Mealtime is often a young child's best opportunity to engage in "interesting conversations with adults," says Catherine Snow, a professor at Harvard's Graduate School of Education and a principal investigator with the Home-School Study of Language and Literacy. Those conversations, Snow says, give children the chance to develop and practice oral-language skills—such as describing events beyond the here and now, and learning new vocabulary—activities that the Home-School Study shows are strongly related to children's reading success in elementary school.
Snow and David Dickinson, a senior research scientist with the Education Development Center in Newton, MA, and the study's other principal investigator, believe the Home-School Study can provide meaningful guidance to teachers in preschools and elementary schools as they shape their classroom practices and consider how best to interact with children's families. Researchers have long known that early reading success is a strong predictor of academic success in later grades, because after grade 3, demands on the student change from "learning to read" to "reading to learn," as reading becomes a fundamental means for acquiring new knowledge about all subjects.
A New Approach
Traditionally, preschools focus on socializing children to function as part of a group, and on providing children with opportunities for free exploration of various learning materials. Some preschools also prepare young children for later schooling by stressing basic print-knowledge skills, such as identifying numbers and letters and learning the names of colors and shapes. In addition, preschools "have done a good job of getting the message out to parents that they should be reading to their kids," Dickinson says.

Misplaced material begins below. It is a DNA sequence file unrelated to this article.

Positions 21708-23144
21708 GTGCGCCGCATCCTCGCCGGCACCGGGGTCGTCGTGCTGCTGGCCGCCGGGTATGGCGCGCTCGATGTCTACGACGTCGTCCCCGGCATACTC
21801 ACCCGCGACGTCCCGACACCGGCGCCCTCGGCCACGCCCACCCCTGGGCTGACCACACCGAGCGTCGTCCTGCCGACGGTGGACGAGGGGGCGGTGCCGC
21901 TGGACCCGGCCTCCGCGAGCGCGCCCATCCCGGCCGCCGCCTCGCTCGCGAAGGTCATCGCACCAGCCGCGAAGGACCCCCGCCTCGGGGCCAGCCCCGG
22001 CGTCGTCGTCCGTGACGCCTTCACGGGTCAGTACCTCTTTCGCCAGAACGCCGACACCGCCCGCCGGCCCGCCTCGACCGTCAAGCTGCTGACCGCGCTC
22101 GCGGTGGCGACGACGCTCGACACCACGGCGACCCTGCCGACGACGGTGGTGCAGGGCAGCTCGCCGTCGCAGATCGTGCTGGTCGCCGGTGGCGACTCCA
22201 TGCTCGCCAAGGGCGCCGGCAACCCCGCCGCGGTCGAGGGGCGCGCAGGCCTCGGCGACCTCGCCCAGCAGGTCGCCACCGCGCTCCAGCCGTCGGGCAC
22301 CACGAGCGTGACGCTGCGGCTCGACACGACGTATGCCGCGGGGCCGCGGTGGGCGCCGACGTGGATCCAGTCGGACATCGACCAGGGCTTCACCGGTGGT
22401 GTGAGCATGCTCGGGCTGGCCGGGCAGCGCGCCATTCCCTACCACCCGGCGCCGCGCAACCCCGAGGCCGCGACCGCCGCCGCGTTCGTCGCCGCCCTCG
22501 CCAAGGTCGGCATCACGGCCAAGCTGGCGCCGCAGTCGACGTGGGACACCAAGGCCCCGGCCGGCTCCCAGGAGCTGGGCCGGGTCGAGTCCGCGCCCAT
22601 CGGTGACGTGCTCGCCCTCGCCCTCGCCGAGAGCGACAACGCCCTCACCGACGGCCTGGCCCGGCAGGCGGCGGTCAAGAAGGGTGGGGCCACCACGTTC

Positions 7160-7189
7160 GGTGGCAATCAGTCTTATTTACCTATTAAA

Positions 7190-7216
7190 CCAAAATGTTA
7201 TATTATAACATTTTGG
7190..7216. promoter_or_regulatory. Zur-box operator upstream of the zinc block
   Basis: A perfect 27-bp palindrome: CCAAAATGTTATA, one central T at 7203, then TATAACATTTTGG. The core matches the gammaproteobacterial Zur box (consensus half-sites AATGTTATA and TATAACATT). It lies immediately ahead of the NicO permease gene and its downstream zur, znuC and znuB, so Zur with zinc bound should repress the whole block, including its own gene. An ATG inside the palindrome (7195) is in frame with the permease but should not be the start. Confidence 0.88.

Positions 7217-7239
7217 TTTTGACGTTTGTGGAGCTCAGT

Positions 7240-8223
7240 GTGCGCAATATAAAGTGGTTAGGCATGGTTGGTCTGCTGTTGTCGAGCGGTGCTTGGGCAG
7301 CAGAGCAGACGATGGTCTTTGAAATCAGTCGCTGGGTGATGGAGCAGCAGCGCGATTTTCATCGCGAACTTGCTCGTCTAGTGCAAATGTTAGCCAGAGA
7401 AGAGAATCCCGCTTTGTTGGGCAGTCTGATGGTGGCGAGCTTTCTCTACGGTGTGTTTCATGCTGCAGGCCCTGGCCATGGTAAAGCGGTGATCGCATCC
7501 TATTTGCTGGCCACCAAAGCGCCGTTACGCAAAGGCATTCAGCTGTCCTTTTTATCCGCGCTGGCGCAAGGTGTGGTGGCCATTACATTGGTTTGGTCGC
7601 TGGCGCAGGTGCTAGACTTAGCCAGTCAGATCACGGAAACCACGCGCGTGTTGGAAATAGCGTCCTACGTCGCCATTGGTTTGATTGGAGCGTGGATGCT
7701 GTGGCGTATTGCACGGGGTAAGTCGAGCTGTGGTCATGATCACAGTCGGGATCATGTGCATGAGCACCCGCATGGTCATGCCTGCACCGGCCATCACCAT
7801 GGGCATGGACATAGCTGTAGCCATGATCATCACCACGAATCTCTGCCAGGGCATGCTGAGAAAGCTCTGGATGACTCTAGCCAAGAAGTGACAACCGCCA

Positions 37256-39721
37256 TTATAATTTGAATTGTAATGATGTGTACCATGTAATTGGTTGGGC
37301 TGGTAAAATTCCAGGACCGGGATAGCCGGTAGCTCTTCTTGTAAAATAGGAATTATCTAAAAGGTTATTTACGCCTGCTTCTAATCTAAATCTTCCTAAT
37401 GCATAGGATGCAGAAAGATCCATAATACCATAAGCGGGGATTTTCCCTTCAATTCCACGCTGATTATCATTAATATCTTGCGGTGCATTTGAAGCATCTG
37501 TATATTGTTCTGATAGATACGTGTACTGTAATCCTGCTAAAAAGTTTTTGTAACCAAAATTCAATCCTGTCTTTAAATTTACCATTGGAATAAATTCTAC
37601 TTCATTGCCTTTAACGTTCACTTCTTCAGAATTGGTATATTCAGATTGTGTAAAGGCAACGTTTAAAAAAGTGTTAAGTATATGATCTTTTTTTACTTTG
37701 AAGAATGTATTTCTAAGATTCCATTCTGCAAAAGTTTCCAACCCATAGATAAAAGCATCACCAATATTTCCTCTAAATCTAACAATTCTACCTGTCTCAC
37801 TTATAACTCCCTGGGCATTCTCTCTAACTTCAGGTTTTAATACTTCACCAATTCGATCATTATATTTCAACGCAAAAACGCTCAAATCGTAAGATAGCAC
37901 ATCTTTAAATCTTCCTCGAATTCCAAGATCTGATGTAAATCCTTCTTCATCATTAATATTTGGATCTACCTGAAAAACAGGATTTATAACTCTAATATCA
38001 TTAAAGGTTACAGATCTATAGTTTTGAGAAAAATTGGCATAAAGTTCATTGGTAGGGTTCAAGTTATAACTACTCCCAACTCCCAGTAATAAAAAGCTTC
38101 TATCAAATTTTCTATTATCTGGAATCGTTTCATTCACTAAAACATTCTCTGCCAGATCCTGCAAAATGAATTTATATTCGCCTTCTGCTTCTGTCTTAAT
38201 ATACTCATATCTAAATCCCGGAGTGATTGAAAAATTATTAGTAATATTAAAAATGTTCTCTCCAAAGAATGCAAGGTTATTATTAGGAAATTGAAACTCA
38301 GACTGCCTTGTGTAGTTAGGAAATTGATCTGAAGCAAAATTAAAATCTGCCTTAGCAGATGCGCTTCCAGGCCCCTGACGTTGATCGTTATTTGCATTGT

These activities are undeniably important in getting children ready to learn how to read. But despite the efforts of Head Start and television programs like "Sesame Street," economically disadvantaged children still lag behind their more advantaged classmates when learning to read. Snow, Dickinson, and their colleagues set out to investigate the connection between early reading success and oral-language skills, and to examine what factors in the home and school environments support the acquisition of those skills.
In 1987, researchers with the Home-School Study began gathering data on 83 three-year-old children from low-income families in the Boston area. All of the children were English speakers enrolled in Head Start or other subsidized preschool programs. The researchers have analyzed interactions between mothers and their children during book reading, play sessions with toys, storytelling, family meals, and, as the children have grown older, homework-like activities. They've also interviewed the children's parents and teachers, and observed the children's interactions with teachers and other children at school. Each year, the children also undergo a battery of literacy and language tests and activities.